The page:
How To Chill A Drink Fast

The heat of the summer is upon us. And I’m sure I’m not the only one asking: What’s the fastest way to chill a drink?

Fridge

Depending on the starting temperature, cooling drinks in the fridge takes anywhere from 45 minutes to 2 hours. Not nearly fast enough when you’re parched.

Freezer

To speed the process, you can wrap a wet paper towel around them and stick them in the freezer. That’s faster — like 20 minutes. And the physics of the wet paper towel is pretty interesting. It works the same way that perspiration cools you down: evaporation draws the heat away from your skin — or away from your drinks. Just don’t let your drinks freeze all the way. But 20 minutes is still too long.


Ice water

Putting your drinks in a bath of ice water chills them even faster than a freezer. Why? Because water conducts heat more easily than air. Compare sitting around in a 68-degree room to sitting around in a 68-degree tub and you’ll quickly see what I mean.

The Solution

I had read that putting salt in the ice water can chill your drinks even faster. Why would this work? Salt water has a lower freezing point than fresh water (which is why salt is often put on roads to prevent icy conditions), and adding salt to a bowl of ice water actually decreases the temperature of the water.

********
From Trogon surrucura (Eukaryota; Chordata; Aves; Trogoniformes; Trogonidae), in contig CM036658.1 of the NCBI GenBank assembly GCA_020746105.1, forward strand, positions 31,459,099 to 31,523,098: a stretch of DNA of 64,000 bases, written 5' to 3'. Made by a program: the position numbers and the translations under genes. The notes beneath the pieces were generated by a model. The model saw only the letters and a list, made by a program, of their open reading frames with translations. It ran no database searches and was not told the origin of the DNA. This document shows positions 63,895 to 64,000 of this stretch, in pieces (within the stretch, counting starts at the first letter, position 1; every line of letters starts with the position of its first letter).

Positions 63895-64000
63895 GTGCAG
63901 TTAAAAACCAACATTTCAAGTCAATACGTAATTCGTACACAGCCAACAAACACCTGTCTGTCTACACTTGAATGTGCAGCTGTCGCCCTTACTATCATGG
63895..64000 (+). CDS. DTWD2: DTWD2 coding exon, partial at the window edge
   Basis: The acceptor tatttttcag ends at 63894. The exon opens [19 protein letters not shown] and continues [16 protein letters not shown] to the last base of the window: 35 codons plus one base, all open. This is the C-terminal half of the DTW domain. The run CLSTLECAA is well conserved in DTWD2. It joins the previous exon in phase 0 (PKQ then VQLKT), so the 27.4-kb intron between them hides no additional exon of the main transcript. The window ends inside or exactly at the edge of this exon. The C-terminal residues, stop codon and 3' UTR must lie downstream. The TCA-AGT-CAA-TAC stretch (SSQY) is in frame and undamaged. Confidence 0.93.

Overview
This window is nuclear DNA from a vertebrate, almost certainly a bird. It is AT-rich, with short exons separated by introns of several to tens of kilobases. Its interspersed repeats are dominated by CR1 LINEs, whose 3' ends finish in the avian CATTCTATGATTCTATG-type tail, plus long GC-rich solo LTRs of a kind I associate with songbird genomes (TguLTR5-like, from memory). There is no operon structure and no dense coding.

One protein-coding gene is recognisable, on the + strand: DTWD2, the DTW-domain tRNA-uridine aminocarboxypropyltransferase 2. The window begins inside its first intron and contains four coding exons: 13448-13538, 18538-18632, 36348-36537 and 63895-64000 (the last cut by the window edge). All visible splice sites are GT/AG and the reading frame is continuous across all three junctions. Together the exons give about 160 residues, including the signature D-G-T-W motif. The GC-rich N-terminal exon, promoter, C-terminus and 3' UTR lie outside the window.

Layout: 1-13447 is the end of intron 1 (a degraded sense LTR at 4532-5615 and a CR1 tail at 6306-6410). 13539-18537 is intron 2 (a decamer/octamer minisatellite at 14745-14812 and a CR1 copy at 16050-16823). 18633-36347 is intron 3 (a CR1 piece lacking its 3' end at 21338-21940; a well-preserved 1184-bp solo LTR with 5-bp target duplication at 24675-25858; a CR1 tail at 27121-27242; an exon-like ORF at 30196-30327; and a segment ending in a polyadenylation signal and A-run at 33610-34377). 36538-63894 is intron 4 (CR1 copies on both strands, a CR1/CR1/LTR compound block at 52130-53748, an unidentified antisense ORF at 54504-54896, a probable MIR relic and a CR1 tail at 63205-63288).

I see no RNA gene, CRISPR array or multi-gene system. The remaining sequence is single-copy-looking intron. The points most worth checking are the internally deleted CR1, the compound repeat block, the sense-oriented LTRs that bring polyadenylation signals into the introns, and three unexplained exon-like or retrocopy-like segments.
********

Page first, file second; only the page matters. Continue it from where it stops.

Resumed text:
What is your preferred way of chilling your drinks? What is your favorite summer drink? Share your refreshing ideas with us in the comment box below!

Source: Yahoo News

Image: Life of a Lil Notty Monkey

Queen Elizabeth Faces Pay Freeze in Austerity Measures

The Queen of England may be forced to scrimp on repairs to her palaces and lavish public appearances under a recently passed British law expected to reduce her income over the next several years.

“The squeeze on the monarch’s income is likely to delay a backlog of repairs to royal palaces,” the Daily Telegraph’s Matthew Holehouse reported Monday. “There will be no extra money from the taxpayer to pay for the court of the Duke and Duchess of Cambridge, who are rapidly emerging as global stars.” (Queen Elizabeth’s son, Charles, Prince of Wales, will continue to kick in to pay the salaries for staff for Prince William and his new bride, the Sunday Times, however, reported.)

Under the new legislation, which passed into law six weeks ago, England will employ a new formula for calculating the Queen’s taxpayer-funded allowance, as Americans might put it. “Under the new arrangement, the Queen receives 15 percent of the profits made over two years from the Crown Estate, whose portfolio includes Regent Street, Windsor Great Park and more than half the country’s shoreline,” Holehouse notes.

“Buckingham Palace is likely to boost its efforts to raise money from commercial sources, or to cut back on public appearances by the royal family,” Holehouse wrote. It’s unlikely, in all events, that the Queen and her immediate circle of relations will pursue the revenue-netting strategies that have won no small amount of notoriety for the commoners who have lately strayed into the Royal Family’s orbit–reality TV contracts, fashion merchandising endorsements, and the like.

Instead, as Holehouse notes, tradition will once again trump the passing travails of the royals: “The sums the Queen will receive will depend on the Crown Estate’s trading performance.”

 

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